Mirror neurons are those things that aid human beings in their compassionate understanding of the experience of another.  When watching another man enact a sensual action, one cannot help but experience the sensuality of that act through the observation of it.  That however, in and of itself, does not make a person gay.  Sexual preference is something that a person must declare and own.  It is not something that can be thrust on someone, no matter what someone else’s perception of that person may be.

Women’s social nature seems to be a lot more flexible towards interacting with other women in a sensual fashion without fear of reprise.  In fact, it often seems to highlight a woman’s femininity when that woman can express gentle, sensuality towards her friends and loved ones.  It is understood that there are different forms of appreciation, different forms of touch and the only thing that makes a person gay is their declaration.

The requirement for male hetero-sexuality is quite steep indeed, if it means that in order to be able to declare oneself as a hetero-sexual, that man must have suppressed every and all sensually charged thought, feeling or experience that relates to another man’s body.  Only then can the uber-masculine man be free of the scourge of gay-association. 

It is as though, the mere expression of inner sensuality, exists as a form of non-consensual sex act.  Through the exposure of oneself to otherwise sexually repressed men, a person forces those men to question their very sexual identity.  The onus becomes placed upon the individual to protect other men from the implication of homo-erotic desire, a man’s pact.

The requirement for socially-approved expressions of male eroticism becomes more desperate as simple acts of affection become tinged with the fear of becoming socially isolated, outcast from even the most basic male contact.  For some, the script of the masculine precludes even the enjoyment of physicality through dance and movement or failing to mask the body in clothing that highlights angularity and squareness, hiding any hint of its grace and beauty.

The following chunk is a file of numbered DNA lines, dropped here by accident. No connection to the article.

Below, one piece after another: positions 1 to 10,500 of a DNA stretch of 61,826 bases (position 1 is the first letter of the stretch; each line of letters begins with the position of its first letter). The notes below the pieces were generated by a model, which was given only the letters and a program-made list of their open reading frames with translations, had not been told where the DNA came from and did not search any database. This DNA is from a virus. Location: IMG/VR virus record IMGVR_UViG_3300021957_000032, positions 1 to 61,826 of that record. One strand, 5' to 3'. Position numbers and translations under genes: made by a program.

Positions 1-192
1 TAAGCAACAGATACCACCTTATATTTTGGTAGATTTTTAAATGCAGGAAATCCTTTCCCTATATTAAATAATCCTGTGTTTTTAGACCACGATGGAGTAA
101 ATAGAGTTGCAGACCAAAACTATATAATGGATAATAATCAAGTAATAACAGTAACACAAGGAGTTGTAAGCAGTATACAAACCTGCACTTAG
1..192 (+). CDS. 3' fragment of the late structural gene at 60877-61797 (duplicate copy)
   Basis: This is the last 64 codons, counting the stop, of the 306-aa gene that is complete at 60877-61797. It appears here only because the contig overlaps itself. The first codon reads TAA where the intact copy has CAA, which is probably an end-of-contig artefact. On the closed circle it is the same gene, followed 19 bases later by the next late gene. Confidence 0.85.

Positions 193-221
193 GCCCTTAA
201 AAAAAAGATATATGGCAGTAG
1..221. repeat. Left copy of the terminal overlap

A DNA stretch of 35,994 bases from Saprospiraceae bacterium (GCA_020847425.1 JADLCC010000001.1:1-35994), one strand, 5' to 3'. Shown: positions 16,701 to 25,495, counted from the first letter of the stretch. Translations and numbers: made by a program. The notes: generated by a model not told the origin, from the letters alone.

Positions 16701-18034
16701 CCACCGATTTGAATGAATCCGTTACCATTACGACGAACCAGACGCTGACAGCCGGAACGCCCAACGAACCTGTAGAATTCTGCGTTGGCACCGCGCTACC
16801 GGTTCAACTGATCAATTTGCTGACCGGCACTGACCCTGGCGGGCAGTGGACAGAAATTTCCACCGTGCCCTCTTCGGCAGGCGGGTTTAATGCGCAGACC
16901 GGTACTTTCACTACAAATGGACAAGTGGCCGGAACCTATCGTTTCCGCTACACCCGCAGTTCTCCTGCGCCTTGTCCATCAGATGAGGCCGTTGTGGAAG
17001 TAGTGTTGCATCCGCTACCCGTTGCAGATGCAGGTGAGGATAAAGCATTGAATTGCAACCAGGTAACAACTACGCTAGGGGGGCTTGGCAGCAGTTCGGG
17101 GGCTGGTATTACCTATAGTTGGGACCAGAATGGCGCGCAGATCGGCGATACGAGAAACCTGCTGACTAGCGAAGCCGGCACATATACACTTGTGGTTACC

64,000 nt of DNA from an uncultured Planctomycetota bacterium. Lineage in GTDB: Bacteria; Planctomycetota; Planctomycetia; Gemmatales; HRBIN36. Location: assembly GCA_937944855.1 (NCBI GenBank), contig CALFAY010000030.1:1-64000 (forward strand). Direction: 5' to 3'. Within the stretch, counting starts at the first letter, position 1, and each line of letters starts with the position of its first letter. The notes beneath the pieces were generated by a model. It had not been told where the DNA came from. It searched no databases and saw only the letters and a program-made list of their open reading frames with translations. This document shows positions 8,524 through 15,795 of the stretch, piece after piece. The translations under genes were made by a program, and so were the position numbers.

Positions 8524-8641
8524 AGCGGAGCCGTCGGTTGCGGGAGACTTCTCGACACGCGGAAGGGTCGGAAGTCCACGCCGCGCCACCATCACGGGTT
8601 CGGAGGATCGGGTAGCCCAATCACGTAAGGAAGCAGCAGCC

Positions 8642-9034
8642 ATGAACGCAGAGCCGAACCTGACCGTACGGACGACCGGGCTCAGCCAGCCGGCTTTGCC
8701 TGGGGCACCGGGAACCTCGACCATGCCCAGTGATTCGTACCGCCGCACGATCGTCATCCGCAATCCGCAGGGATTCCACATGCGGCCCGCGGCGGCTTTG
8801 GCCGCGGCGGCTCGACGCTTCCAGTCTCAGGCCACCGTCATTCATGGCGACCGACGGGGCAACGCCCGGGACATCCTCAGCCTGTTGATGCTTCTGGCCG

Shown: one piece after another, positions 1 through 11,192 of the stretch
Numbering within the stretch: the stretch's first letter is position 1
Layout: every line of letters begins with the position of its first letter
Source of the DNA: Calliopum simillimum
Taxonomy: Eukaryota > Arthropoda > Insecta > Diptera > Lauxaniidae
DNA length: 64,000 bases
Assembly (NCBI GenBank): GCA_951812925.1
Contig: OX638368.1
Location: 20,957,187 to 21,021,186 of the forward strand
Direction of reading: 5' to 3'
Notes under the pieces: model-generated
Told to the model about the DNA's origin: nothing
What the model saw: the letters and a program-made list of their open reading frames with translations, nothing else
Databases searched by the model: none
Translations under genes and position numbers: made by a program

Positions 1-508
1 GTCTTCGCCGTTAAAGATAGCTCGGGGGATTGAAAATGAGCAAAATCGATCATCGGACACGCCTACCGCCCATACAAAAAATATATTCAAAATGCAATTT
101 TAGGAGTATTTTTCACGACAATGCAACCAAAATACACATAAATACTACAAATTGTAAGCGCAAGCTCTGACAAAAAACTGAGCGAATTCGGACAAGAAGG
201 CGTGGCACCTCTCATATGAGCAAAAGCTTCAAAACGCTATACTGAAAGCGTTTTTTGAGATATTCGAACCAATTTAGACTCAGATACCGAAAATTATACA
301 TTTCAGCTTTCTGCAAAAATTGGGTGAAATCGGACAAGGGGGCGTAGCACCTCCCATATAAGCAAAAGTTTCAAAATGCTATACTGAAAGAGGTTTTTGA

If we must label someone homo-sexual based purely on the fact that he is looked at with interest due to his beauty, we preclude any ability for the artistic expression of masculine beauty.  Furthermore, we presuppose the masculinity of the eye, neglecting the slightest possibility of feminine sexual interest.

How is it that we have become so intolerant of femininity, both in the collective gaze and in the expression of masculinity?  With such a hyper idealized sense of sexual identity, we preclude any man in the woman or woman in the man.  We ask for men to exist as emotionless, sports loving automaton and women as overtly soppy, unrealistic manipulators. 

The construction is obviously absurd and well beyond most normal people’s abilities, but that doesn’t mean that the pressure such a standard exerts on these same people doesn’t create a kind of psychic tension that may lead to identity confusion, among other things.

I would have to say, that it’s probably okay to look at a man, to think about a man’s sexuality and appreciate a man’s physique as a man, without actually wanting to have sex with that man.  Even if you do have sexual thoughts about men from time to time, it still doesn’t mean that you are gay.  Having a proclivity for people of the same sex is not a choice, but being gay is.  The sexual act is, at it’s best and most wholesome, an act of choice.  It is an execution of who we believe ourselves to be and who we want to be.  Our sexual identity is our possession and is as much an act of choice as anything else.

The specter of being identified as gay, through normal human vulnerability can only be quelled if we choose not to be rattled by it.  As a woman, I will continue to support my male friends and lover’s in their ability to define their own sexual identities, separate from the pressures and expectations of our society.  I will also continue to make light of men who still feel the need to place these pressures onto other men, continuing to hope that in supporting their growth, which may very well involve working through trauma and intense social pressures, that I can make a positive difference in the lives of men who may need to break out of some fairly intense and dehumanizing bull-shit.


Sunday, the 24th of June, 2012.

A talk on the book Intern Nation by the Author, Ross Perlin on Google Talks.


Saturday, the 23rd of June, 2012.

Secret Cake Delivering Elves, in the Guise of Grandmothers

This is one of those stories that makes me wonder about what we could be capable if we all tried to help people out, just a little bit.  The world would certainly feel like a friendlier place to live in.